The Australian Securities and Investments Commission (ASIC) is visiting accounting firms to ensure they are complying with the new licensing regime to advise on self-managed superannuation funds (SMSF) rather than continuing to advise without adhering to licensing requirements, it warned.
Deputy chairman, Peter Kell told a panel discussion at the 2017 SMSF Association conference in Melbourne on Thursday that while ASIC wanted to examine how accountants were adapting to new licensing requirements following the scrapping of the accountants exemption, it also wanted to "check to see whether anyone is still thinking that they can carry on like they were before and not comply with the new regime".
While Kell acknowledged he did not have figures to ascertain this occurrence, he said he had anecdotal evidence of such behaviour.
"We have that anecdotally that there are some that are thinking oh well yeah sure the deadline has passed; I'm just going to keep on doing what I've always done. We found that in other licensing regimes before," Kell said.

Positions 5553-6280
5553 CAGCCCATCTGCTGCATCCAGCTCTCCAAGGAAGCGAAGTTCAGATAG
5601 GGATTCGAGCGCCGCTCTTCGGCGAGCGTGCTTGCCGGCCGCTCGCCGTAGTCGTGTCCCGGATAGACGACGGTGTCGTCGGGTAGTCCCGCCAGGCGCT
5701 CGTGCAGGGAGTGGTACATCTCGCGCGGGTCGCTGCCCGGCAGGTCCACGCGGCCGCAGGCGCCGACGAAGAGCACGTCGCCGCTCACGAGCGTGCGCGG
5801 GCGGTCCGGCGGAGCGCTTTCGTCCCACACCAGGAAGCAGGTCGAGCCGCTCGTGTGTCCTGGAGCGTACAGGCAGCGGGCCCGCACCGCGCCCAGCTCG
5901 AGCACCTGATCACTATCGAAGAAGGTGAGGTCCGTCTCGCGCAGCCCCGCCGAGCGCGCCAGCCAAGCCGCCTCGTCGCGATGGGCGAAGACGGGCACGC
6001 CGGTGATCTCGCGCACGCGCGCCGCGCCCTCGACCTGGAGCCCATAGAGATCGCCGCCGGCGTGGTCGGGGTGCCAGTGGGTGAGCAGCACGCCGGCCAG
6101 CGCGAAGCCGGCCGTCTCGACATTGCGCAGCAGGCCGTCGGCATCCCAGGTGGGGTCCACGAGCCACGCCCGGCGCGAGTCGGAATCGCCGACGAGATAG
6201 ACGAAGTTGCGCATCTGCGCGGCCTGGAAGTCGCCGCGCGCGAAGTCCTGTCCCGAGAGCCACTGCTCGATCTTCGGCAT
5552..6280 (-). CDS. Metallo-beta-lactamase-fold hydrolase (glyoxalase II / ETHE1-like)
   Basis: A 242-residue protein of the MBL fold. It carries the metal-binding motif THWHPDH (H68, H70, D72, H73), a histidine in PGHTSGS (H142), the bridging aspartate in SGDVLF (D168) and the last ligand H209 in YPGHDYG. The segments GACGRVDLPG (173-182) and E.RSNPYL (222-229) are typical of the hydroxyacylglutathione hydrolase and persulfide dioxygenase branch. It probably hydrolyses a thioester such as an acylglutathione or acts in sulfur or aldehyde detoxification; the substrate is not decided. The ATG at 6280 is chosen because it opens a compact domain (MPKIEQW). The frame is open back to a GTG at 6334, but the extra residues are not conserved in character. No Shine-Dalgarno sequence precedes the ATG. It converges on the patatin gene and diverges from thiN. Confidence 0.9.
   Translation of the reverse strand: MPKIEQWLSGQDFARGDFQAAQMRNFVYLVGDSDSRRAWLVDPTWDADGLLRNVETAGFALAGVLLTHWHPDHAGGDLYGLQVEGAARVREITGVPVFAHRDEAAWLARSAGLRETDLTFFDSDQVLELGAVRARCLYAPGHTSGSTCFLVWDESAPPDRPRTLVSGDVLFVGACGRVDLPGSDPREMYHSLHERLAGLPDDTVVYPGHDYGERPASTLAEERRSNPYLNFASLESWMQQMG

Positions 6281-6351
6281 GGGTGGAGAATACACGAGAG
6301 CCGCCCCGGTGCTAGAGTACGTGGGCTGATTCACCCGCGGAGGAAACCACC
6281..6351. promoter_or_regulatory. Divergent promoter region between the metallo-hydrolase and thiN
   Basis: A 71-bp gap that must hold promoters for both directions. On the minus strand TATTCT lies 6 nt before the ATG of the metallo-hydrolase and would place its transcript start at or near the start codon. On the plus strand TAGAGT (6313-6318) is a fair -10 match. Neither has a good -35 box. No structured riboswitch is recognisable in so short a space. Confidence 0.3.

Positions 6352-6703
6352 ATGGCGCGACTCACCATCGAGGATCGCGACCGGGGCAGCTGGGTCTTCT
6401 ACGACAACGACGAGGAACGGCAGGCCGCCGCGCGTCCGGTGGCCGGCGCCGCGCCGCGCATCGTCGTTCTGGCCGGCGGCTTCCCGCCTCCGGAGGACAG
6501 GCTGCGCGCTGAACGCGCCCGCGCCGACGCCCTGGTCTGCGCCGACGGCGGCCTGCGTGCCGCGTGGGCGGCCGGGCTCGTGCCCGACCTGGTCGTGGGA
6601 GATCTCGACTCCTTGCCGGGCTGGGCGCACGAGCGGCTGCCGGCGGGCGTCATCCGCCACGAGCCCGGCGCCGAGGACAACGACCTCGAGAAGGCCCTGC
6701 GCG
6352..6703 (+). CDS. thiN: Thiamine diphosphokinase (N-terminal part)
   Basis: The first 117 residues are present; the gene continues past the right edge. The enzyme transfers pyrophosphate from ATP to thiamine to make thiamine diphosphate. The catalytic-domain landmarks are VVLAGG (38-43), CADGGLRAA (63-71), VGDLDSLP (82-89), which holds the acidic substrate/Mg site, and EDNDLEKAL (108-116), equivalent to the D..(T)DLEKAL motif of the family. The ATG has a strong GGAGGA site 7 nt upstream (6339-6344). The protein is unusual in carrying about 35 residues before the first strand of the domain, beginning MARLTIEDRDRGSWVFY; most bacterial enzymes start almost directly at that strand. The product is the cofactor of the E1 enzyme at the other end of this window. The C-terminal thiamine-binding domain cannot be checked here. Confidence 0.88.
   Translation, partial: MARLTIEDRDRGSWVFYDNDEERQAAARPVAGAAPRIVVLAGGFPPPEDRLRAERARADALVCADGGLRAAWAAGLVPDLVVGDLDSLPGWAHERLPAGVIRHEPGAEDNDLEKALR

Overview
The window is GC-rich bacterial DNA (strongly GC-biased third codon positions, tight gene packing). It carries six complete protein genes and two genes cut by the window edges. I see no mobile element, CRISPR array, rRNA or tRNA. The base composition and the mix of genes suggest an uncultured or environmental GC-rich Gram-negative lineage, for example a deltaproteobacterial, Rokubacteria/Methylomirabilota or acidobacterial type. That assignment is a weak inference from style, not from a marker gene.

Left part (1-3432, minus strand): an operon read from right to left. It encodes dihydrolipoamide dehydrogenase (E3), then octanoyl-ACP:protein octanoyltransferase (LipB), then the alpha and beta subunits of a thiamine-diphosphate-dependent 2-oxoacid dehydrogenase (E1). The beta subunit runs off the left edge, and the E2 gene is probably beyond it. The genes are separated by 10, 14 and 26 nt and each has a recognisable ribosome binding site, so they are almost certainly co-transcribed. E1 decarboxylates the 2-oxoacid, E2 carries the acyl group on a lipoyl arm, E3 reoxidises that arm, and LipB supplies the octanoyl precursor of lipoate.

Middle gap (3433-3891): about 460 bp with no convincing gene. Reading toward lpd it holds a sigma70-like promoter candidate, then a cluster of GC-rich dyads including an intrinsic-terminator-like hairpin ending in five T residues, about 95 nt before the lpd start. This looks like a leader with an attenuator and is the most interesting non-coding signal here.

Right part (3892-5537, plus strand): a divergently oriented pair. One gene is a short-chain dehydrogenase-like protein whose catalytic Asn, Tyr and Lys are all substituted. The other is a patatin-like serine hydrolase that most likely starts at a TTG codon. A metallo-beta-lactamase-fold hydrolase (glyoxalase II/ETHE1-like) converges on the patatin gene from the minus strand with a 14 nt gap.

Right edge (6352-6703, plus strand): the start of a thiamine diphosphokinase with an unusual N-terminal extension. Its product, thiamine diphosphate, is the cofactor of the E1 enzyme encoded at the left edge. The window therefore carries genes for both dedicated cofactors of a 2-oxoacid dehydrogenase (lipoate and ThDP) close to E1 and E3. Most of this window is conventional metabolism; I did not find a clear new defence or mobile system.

Kell called on the industry to report to ASIC if it found players practising outside compliance parameters.
"We would encourage people here... if you see that sort of behaviour let us know because for the purposes of everyone being on a level playing field it's only fair that you either move to the new regime or you modify your business. That's the choice," he said.
According to latest ASIC figures, it received 40 per cent of the applications for a limited license in the past three to four weeks, which it said it was attempting to complete by the end of March.
ASIC had received 1,181 applications while 523 had been granted a license and 320 of those who had lodged their applications were having their applications reviewed, with some retuned due to deficiencies or incomplete elements.
"That's where we think the associations have a role to play in informing their members about what's to be required," Kell said.
Two applications had been refused while 42 applicants received a letter of offer. Just under 300 applications were under assessment.